Want to be featured as a leader in the Texas sports community? Become a Sports Innovation Texas Member today

MEMBER SHOWCASE | LAURA DIXON

Why did you choose a career path within sports?

First, I thought sports were cool and I was cool at one point in time. Second, I’m kind of awkward and nerdy and when I started my career there didn’t seem to be that many awkward and nerdy people in sports, so I thought I could stand out. Finally, I love the power of the platform! People in pro sports can leverage their position to do a lot of good!

Favorite event, project or client you’ve worked on in your career?

Building Pro Sports Assembly and working on the very first FIFA World Cup Human Rights plan.

Which tech or digital innovation do you think will have the greatest impact in sports over the next few years?

Crispers.

Best piece of career advice you’ve ever received?

1) Master the mundane. 2) Big time is where you’re at.

Worst piece of career advice you’ve ever received?

Fake it ’till you make it.

What is your favorite sporting moment of all time?

So many epic moments. From being a doping attaché for the first Olympic Trials for triathlon to seeing the US Men’s National Basketball Team fall to Argentina (both unexpectedly incredibly emotional experiences), to watching Serena crush balls, my favorite guys win hoops titles and Austin FC’s very first home MLS match…I’m old so I’ve had some fun ones! But my favorite is with my family. We have a tradition of playing a game on Christmas Eve every year. It could be flag football, whirly ball, or bowling, but it’s always followed by a cook-off. Two back-to-back contests with some of the best trash-talking small body athletes ever.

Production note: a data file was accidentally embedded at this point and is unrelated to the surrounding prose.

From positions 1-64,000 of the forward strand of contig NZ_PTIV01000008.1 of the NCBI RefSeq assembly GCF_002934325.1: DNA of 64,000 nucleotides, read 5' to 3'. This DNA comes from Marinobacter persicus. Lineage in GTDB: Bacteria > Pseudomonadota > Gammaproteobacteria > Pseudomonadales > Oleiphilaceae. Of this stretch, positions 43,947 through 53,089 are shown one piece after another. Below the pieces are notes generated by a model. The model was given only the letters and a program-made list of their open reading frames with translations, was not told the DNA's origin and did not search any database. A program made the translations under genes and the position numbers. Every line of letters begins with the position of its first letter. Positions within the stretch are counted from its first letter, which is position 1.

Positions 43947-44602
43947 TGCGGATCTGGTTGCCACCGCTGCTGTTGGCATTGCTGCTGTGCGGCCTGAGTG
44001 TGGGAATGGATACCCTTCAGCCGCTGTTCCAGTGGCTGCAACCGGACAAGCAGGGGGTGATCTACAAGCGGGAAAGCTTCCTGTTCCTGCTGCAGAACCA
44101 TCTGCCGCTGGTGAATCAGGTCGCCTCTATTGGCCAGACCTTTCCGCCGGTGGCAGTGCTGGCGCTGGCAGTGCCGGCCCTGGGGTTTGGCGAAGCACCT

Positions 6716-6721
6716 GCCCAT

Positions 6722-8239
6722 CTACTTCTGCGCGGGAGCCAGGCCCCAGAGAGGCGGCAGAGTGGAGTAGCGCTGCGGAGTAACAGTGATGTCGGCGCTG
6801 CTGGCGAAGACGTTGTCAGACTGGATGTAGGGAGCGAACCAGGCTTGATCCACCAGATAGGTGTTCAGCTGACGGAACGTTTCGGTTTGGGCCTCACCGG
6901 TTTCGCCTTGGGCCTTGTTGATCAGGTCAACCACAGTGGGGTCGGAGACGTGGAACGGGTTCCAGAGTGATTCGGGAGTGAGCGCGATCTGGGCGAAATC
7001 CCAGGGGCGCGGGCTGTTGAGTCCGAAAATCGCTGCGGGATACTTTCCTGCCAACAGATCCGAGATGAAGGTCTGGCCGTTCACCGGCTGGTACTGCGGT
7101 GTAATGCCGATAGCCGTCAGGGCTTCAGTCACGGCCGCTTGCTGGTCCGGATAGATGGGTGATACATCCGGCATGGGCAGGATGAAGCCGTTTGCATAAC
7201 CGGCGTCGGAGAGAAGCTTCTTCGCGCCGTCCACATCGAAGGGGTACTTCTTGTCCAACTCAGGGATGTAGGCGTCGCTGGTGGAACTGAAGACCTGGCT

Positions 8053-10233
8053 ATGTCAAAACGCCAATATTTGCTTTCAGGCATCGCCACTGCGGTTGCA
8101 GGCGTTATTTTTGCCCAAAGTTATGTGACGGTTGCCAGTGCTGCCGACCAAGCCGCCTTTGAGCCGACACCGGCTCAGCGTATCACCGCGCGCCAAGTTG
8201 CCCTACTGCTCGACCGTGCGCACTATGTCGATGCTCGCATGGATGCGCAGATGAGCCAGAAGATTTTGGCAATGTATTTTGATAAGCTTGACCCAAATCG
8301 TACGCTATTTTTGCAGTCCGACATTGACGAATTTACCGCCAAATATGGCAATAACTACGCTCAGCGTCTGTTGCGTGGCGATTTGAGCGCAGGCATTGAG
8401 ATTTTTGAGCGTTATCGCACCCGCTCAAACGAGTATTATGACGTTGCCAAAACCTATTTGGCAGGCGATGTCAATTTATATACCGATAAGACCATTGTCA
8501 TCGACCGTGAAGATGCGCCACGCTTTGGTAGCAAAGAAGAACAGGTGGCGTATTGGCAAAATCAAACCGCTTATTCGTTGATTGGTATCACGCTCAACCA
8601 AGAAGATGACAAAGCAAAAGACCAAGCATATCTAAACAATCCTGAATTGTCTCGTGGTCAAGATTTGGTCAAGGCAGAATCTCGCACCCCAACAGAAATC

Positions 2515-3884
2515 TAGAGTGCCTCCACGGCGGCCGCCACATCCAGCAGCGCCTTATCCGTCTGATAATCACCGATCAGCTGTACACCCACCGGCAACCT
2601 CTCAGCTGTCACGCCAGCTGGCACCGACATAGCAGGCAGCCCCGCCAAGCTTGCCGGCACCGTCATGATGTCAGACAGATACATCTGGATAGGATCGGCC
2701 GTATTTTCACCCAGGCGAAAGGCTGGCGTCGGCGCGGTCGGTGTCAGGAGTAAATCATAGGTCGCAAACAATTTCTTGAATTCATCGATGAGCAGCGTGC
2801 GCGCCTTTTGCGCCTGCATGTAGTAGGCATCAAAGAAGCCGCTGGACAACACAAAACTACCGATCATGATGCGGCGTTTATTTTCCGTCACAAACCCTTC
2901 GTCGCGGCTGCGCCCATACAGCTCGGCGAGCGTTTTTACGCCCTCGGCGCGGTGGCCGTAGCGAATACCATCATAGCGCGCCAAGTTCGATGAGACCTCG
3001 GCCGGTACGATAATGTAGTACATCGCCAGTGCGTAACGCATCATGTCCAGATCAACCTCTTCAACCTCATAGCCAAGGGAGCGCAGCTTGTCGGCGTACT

Who is your biggest inspiration within the sports industry?

My Dad.

If you could travel to any point in time (past or future), where and when would you want to go, and why?

I would want to meet my maternal grandfather who died when my Mother was 16.

Who was the biggest help to get your career started in the sports industry?

John Underwood

Favorite Vacation Destination?

Anywhere in Mexico or Colombia

Favorite Local Restaurant, Bar or Hang-out?

Austin: Fonda San Miguel

Go-to sports industry resource?

Do old-fashioned phone calls count?

Want to be featured as a leader in the Texas sports community? Become a Sports Innovation Texas Member today

MEMBER SHOWCASE | MATTHEW COLLETTE

Why did you choose a career path within sports?

None of the other options seemed like they would be nearly as much fun.

Favorite event, project or client you’ve worked on in your career?

I was very lucky to produce a show called Garbage Time with Katie Nolan for FS1 from 2015-2017. Our bosses let us try and figure out how to do a half-hour sports comedy show without too many rules and people ended up really liking it. We won an Emmy in 2016 for it and I’m so proud of everyone that worked on the show and everything we put into it.

Which tech or digital innovation do you think will have the greatest impact in sports over the next few years?

Streaming. You’ve already started to see how it’s changing the way live sports are produced and where we’re watching those live sports. It’s going to keep getting better and things are going to get easier to watch anywhere on any device. We’re in one of the bigger transition phases in sports media at the moment and on the other side should be a much more accessible content environment that more outlets can participate in.

Best piece of career advice you’ve ever received?

The best idea wins, but the goal is to create a culture where everyone understands what the best idea is.

Worst piece of career advice you’ve ever received?

Being told not to try something because it hasn’t worked in the past.

What is your favorite sporting moment of all time?